First Resort, Inc. v. Herrera et al

Filing 40

ORDER by Judge ARMSTRONG denying 30 Motion to Dismiss (lrc, COURT STAFF) (Filed on 3/11/2013)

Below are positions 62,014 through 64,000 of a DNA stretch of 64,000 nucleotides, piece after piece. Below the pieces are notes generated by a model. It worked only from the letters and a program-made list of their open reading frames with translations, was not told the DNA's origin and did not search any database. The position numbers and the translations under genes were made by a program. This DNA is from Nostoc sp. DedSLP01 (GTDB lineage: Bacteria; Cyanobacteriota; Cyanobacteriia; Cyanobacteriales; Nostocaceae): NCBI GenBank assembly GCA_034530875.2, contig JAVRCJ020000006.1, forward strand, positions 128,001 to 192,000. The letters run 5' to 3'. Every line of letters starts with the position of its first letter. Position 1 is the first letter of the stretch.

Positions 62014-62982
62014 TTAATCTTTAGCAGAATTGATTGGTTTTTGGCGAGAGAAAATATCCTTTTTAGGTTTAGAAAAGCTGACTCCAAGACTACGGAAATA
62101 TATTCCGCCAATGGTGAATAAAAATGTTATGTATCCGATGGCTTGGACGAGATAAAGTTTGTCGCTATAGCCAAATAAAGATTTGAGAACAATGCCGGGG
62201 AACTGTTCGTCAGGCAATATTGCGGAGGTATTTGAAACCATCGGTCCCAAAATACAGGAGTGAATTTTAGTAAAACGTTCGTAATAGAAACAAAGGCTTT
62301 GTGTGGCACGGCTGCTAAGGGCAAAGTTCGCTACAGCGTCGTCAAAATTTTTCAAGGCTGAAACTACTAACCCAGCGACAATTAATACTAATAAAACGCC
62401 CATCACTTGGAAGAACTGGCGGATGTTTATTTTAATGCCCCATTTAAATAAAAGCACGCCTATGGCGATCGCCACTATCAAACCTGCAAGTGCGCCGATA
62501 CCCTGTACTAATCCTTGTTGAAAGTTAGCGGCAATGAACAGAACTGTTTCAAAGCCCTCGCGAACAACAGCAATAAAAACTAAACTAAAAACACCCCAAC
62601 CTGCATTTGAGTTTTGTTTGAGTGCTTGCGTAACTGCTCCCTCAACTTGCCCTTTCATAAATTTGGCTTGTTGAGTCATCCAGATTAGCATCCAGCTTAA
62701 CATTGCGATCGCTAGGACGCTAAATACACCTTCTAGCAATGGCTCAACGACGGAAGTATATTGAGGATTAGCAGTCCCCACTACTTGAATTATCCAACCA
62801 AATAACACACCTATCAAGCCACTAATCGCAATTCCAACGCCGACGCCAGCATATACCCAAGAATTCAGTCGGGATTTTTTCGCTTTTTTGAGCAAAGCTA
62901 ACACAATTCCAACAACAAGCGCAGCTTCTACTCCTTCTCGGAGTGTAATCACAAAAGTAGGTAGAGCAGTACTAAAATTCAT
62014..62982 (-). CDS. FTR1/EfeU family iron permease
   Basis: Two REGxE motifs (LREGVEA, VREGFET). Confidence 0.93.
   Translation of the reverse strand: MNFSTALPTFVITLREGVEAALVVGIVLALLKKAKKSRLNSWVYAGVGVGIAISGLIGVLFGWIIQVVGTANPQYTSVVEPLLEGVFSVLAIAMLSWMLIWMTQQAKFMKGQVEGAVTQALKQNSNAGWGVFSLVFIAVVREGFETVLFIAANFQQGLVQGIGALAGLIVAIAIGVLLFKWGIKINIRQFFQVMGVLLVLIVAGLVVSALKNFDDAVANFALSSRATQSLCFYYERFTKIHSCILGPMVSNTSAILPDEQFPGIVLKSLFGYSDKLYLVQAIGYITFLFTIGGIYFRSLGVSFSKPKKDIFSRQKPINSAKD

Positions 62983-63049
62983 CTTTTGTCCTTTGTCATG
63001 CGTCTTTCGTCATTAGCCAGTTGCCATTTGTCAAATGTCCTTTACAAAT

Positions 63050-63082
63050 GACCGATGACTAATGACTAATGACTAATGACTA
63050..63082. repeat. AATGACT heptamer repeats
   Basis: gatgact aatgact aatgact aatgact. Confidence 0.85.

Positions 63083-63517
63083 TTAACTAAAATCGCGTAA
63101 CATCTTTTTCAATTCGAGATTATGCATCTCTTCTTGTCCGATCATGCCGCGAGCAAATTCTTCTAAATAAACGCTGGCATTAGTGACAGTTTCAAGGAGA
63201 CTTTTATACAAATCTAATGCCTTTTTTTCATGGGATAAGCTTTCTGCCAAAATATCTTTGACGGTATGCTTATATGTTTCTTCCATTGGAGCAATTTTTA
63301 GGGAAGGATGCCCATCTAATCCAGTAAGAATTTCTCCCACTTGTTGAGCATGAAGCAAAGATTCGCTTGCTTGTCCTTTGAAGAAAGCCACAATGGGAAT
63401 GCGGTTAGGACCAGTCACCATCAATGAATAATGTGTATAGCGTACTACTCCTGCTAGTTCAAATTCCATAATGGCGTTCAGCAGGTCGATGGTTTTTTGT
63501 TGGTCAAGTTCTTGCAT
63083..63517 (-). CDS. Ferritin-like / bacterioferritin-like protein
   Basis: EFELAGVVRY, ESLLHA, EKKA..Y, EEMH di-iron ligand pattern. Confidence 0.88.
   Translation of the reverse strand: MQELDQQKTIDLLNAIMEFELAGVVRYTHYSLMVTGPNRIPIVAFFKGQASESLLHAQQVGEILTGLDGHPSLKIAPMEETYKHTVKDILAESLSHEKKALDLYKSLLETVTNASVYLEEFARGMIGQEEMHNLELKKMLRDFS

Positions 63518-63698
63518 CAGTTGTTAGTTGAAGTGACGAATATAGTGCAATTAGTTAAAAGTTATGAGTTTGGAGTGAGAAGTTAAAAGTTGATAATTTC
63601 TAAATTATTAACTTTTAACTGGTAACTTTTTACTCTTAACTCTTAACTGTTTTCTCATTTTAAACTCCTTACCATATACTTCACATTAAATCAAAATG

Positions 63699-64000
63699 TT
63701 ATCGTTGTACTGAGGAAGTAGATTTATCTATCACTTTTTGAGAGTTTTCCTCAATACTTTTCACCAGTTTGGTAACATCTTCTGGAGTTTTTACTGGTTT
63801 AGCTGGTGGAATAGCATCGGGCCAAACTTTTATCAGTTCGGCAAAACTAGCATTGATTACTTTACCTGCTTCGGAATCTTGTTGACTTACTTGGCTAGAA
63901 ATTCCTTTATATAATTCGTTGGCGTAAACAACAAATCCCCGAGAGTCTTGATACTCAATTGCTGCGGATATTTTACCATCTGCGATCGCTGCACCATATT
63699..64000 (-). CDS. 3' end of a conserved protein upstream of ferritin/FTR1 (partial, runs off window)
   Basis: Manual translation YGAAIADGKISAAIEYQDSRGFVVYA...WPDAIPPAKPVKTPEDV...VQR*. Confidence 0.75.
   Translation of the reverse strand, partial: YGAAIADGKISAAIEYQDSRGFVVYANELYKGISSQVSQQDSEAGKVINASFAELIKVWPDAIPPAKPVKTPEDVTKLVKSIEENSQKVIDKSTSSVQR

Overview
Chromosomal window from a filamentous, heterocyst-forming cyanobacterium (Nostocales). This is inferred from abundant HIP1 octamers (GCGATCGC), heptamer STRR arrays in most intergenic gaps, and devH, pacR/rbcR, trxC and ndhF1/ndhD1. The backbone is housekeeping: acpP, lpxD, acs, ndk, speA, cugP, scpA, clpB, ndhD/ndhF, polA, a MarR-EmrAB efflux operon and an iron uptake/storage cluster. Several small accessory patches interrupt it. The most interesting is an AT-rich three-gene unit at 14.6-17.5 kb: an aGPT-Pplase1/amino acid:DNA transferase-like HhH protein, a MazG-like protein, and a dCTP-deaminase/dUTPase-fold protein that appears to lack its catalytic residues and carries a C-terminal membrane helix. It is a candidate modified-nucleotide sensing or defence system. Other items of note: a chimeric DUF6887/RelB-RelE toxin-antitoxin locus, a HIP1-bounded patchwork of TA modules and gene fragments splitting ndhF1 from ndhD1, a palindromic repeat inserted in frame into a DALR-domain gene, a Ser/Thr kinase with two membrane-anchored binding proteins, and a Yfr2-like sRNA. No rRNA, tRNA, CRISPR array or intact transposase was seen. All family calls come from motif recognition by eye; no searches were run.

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1 2 3 UNITED STATES DISTRICT COURT 4 FOR THE NORTHERN DISTRICT OF CALIFORNIA 5 OAKLAND DIVISION 6 7 FIRST RESORT, INC., Plaintiff, 8 9 vs. 10 DENNIS J. HERRERA, in his official Case No: C 11-5534 SBA ORDER DENYING DEFENDANTS’ MOTION TO DISMISS FIRST AMENDED COMPLAINT Docket 30 capacity as City Attorney of the City of San 11 Francisco; BOARD OF SUPERVISORS OF THE CITY AND COUNTY OF SAN 12 FRANCISCO; and THE CITY AND COUNTY OF SAN FRANCISCO, 13 Defendants. 14 15 16 Plaintiff First Resort, Inc. (“First Resort”) brings the instant action to challenge the 17 constitutionality of San Francisco’s Pregnancy Information Disclosure and Protection 18 Ordinance (“Ordinance”), S.F. Admin. Code, ch. 93, §§ 93.1-93.5. As defendants, First 19 Resort has named the City and County of San Francisco, the San Francisco Board of 20 Supervisors and San Francisco City Attorney Dennis J. Herrera (collectively “Defendants” 21 or “the City”). 22 The parties are presently before the Court on Defendants’ Motion to Dismiss First 23 Amended Complaint, pursuant to Federal Rule of Civil Procedure 12(b)(6), which seeks the 24 dismissal of First Resort’s third claim for preemption. Dkt. 30. Having read and 25 considered the papers filed in connection with this matter and being fully informed, the 26 Court hereby DENIES the motion for the reasons set forth below. The Court, in its 27 discretion, finds this matter suitable for resolution without oral argument. See Fed. R. Civ. 28 P. 78(b); N.D. Cal. Civ. L.R. 7-1(b). 1 I. 2 3 BACKGROUND The parties are familiar with the facts of this case which are summarized herein only to the extent they are germane to the instant motion. 4 On November 3, 2011, San Francisco Mayor Edwin Lee signed the Ordinance into 5 law, making it effective as of December 4, 2011. The Ordinance prohibits “limited services 6 pregnancy centers” from making false or misleading statements to the public relating to 7 their services. First Resort, a non-profit pregnancy counseling and health clinic which 8 holds anti-abortion views, claims that the Ordinance infringes upon its constitutionally 9 protected right to free expression. Am. Compl. ¶ 1, Dkt. 25. 10 On November 16, 2011, First Resort commenced the instant action in this Court 11 seeking to invalidate the Ordinance on the grounds that it is unconstitutionally vague and 12 violates its right to free expression. The Complaint alleged that the Ordinance: 13 (1) infringes on the right to freedom of expression under the First and Fourteenth 14 Amendment; (2) is void for vagueness; (3) violates the Equal Protection Clause of the 15 United States Constitution; and (4) is impliedly preempted by California law. Dkt. 1. 16 In response to the Complaint, Defendants filed a Rule 12(b)(6) motion, which the 17 Court granted in part and denied in part. The Court granted Defendants’ motion as to First 18 Resort’s claim for implied preemption, but granted leave to amend to allege a claim that the 19 Ordinance is preempted by California Business and Professions Code section 17500. 20 Dkt. 24. On October 11, 2012, First Resort filed a First Amended Complaint (“FAC”) 21 alleging three claims: (1) violation for the First and Fourteenth Amendments—Freedom of 22 Expression; (2) Fourteenth Amendment—Equal Protection; and (3) Preemption. Dkt. 25. 23 The matter has been fully briefed and is ripe for adjudication. 24 II. 25 LEGAL STANDARD A motion to dismiss under Federal Rule of Civil Procedure 12(b)(6) “tests the legal 26 sufficiency of a claim.” Navarro v. Block, 250 F.3d 729, 732 (9th Cir. 2001). A complaint 27 may be dismissed under Rule 12(b)(6) for failure to state a claim if the plaintiff fails to state 28 a cognizable legal theory, or has not alleged sufficient facts to support a cognizable legal -2- 1 theory. Balistreri v. Pacifica Police Dep’t, 901 F.2d 696, 699 (9th Cir. 1990). In deciding a 2 Rule 12(b)(6) motion, courts generally “consider only allegations contained in the 3 pleadings, exhibits attached to the complaint, and matters properly subject to judicial 4 notice.” Swartz v. KPMG LLP, 476 F.3d 756, 763 (9th Cir. 2007). The court is to “accept 5 all factual allegations in the complaint as true and construe the pleadings in the light most 6 favorable to the nonmoving party.” Outdoor Media Group, Inc. v. City of Beaumont, 506 7 F.3d 895, 899-900 (9th Cir. 2007). 8 9 To survive a motion to dismiss for failure to state a claim, the plaintiff must allege “enough facts to state a claim to relief that is plausible on its face.” Bell Atl. Corp. v. 10 Twombly, 550 U.S. 544, 570 (2007). The allegations made in a complaint must be both 11 “sufficiently detailed to give fair notice to the opposing party of the nature of the claim so 12 that the party may effectively defend against it” and “sufficiently plausible” such that “it is 13 not unfair to require the opposing party to be subjected to the expense of discovery.” Starr 14 v. Baca, 633 F.3d 1191, 1204 (9th Cir. 2011). “Threadbare recitals of the elements of a 15 cause of action, supported by mere conclusory statements, do not suffice.” Ashcroft v. 16 Iqbal, 556 U.S. 662, 678 (2009). Where a complaint or claim is dismissed, leave to amend 17 generally is granted, unless further amendment would be futile. Chaset v. Fleer/Skybox 18 Int’l, 300 F.3d 1083, 1087-88 (9th Cir. 2002). 19 III. 20 DISCUSSION First Resort claims that the Ordinance is preempted by California Business and 21 Professions Code section 17500, which sets forth a general prohibition against false and 22 misleading advertising. FAC ¶¶ 45-49. Dkt. 30. Under California law, “[a] county or city 23 may make and enforce within its limits all local, police, sanitary, and other ordinances and 24 regulations not in conflict with general laws.” Cal. Const., art. XI, § 7. “The California 25 Supreme Court has held that State Law is ‘in conflict with’ or preempts local law if the 26 local law ‘duplicates, contradicts, or enters an area fully occupied by general law, either 27 expressly or by legislative implication.’” Fireman’s Fund Ins. Co. v. City of Lodi, 302 F.3d 28 928, 941 (9th Cir. 2002) (quoting Sherwin-Williams Co. v. City of Los Angeles, 4 Cal. 4th -3- 1 893, 897 (1993)). “Local legislation is ‘duplicative’ of general law when it is coextensive 2 herewith.” Sherwin-Williams, 4 Cal.4th at 898 (emphasis added). 3 Citing Fireman’s Fund, Defendants contend that the Ninth Circuit has held that the 4 doctrine of duplication preemption is limited to penal ordinances. Defs.’ Mot. at 4-5. This 5 contention lacks merit. Though Fireman’s Fund recognized that “California courts have 6 largely confined the duplication prong of the state preemption test to penal ordinances,” it 7 did not expressly hold that duplication preemption applies only in cases where a penal 8 ordinance is involved. 302 F.3d at 956 (emphasis added). Rather, the court explained that 9 the relevant question in a duplication preemption analysis is whether the challenged 10 ordinance is “coextensive with state law.” Id. In finding that the ordinance was not 11 preempted, the court explained that while the local ordinance addressed “[the] same subject 12 as covered by state hazardous waste laws,” it was “hardly co-extensive with [them].” Id. 13 The court did not conclude that duplication preemption was inapposite, as a matter of law, 14 on the ground that a civil ordinance was involved. 15 Defendants next argue that no California court has ever struck down a civil 16 ordinance under the doctrine of duplication preemption without also finding that the 17 ordinance is barred by conflict or implied preemption. Defs.’ Mot. at 5-6. In addition, they 18 assert that the ostensible policies underlying duplication preemption, i.e., avoiding 19 jurisdictional conflicts and double jeopardy concerns, are not implicated by the Ordinance. 20 Id. The import of these arguments is unclear. As noted, the salient question for purposes of 21 analyzing a claim of duplication preemption is whether the local ordinance is “co- 22 extensive” with a particular state law. See Sherwin-Williams, 4 Cal.4th at 898. 23 Defendants’ motion does not directly confront that specific issue. As such, the Court 24 declines to consider the substantive merit of First Resort’s preemption claim at this 25 juncture. See Indep. Towers of Wash. v. Wash., 350 F.3d 925, 929 (9th Cir. 2003) (“Our 26 adversarial system relies on the advocates to inform the discussion and raise the issues to 27 the court.”). 28 -4- 1 IV. CONCLUSION 2 For the reasons set forth above, 3 IT IS HEREBY ORDERED THAT: 4 1. Defendants’ Motion to Dismiss First Amended Complaint is DENIED. 5 2. Within fourteen (14) days of the date this Order is filed, Defendants shall file 6 7 their Answer to the FAC. 3. The parties shall appear for a telephonic Case Management Conference on 8 April 25, 2013 at 2:30 p.m. Prior to the date scheduled for the conference, the parties shall 9 meet and confer and prepare a joint Case Management Conference Statement which 10 complies with the Standing Order for All Judges of the Northern District of California and 11 the Standing Orders of this Court. Plaintiff shall assume responsibility for filing the joint 12 statement no less than seven (7) days prior to the conference date. Plaintiff’s counsel is to 13 set up the conference call with all the parties on the line and call chambers at (510) 637- 14 3559. NO PARTY SHALL CONTACT CHAMBERS DIRECTLY WITHOUT PRIOR 15 AUTHORIZATION OF THE COURT. 16 4. 17 IT IS SO ORDERED. 18 This Order terminates Docket 30. Dated: March 11, 2013 ______________________________ SAUNDRA BROWN ARMSTRONG United States District Judge 19 20 21 22 23 24 25 26 27 28 -5-